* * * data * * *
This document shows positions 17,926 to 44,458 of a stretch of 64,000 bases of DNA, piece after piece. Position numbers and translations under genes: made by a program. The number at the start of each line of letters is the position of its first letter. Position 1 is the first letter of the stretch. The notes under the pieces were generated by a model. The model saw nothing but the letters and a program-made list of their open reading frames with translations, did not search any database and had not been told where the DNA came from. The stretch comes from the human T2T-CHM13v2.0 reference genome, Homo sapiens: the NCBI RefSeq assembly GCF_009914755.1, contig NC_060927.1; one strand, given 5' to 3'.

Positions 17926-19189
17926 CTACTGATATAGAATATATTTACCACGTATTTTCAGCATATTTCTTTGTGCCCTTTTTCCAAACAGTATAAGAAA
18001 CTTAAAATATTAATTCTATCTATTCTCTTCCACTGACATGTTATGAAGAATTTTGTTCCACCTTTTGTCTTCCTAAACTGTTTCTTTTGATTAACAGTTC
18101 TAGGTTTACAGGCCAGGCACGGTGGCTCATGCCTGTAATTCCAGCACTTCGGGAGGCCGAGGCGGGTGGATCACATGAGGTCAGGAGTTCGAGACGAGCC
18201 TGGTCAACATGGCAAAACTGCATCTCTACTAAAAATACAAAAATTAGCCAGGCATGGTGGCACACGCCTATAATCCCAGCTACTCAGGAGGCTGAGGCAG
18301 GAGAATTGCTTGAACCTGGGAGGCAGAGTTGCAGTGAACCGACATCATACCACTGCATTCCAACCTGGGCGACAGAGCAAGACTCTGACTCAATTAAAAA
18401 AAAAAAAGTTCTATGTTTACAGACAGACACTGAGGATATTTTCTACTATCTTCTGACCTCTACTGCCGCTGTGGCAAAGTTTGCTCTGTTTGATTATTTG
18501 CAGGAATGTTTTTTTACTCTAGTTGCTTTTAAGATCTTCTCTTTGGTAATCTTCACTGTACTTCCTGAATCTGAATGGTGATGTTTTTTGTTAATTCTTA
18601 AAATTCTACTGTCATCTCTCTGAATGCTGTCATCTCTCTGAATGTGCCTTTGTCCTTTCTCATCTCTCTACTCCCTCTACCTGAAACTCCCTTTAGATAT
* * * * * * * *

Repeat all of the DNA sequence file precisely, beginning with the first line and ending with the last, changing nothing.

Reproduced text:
This document shows positions 17,926 to 44,458 of a stretch of 64,000 bases of DNA, piece after piece. Position numbers and translations under genes: made by a program. The number at the start of each line of letters is the position of its first letter. Position 1 is the first letter of the stretch. The notes under the pieces were generated by a model. The model saw nothing but the letters and a program-made list of their open reading frames with translations, did not search any database and had not been told where the DNA came from. The stretch comes from the human T2T-CHM13v2.0 reference genome, Homo sapiens: the NCBI RefSeq assembly GCF_009914755.1, contig NC_060927.1; one strand, given 5' to 3'.

Positions 17926-19189
17926 CTACTGATATAGAATATATTTACCACGTATTTTCAGCATATTTCTTTGTGCCCTTTTTCCAAACAGTATAAGAAA
18001 CTTAAAATATTAATTCTATCTATTCTCTTCCACTGACATGTTATGAAGAATTTTGTTCCACCTTTTGTCTTCCTAAACTGTTTCTTTTGATTAACAGTTC
18101 TAGGTTTACAGGCCAGGCACGGTGGCTCATGCCTGTAATTCCAGCACTTCGGGAGGCCGAGGCGGGTGGATCACATGAGGTCAGGAGTTCGAGACGAGCC
18201 TGGTCAACATGGCAAAACTGCATCTCTACTAAAAATACAAAAATTAGCCAGGCATGGTGGCACACGCCTATAATCCCAGCTACTCAGGAGGCTGAGGCAG
18301 GAGAATTGCTTGAACCTGGGAGGCAGAGTTGCAGTGAACCGACATCATACCACTGCATTCCAACCTGGGCGACAGAGCAAGACTCTGACTCAATTAAAAA
18401 AAAAAAAGTTCTATGTTTACAGACAGACACTGAGGATATTTTCTACTATCTTCTGACCTCTACTGCCGCTGTGGCAAAGTTTGCTCTGTTTGATTATTTG
18501 CAGGAATGTTTTTTTACTCTAGTTGCTTTTAAGATCTTCTCTTTGGTAATCTTCACTGTACTTCCTGAATCTGAATGGTGATGTTTTTTGTTAATTCTTA
18601 AAATTCTACTGTCATCTCTCTGAATGCTGTCATCTCTCTGAATGTGCCTTTGTCCTTTCTCATCTCTCTACTCCCTCTACCTGAAACTCCCTTTAGATAT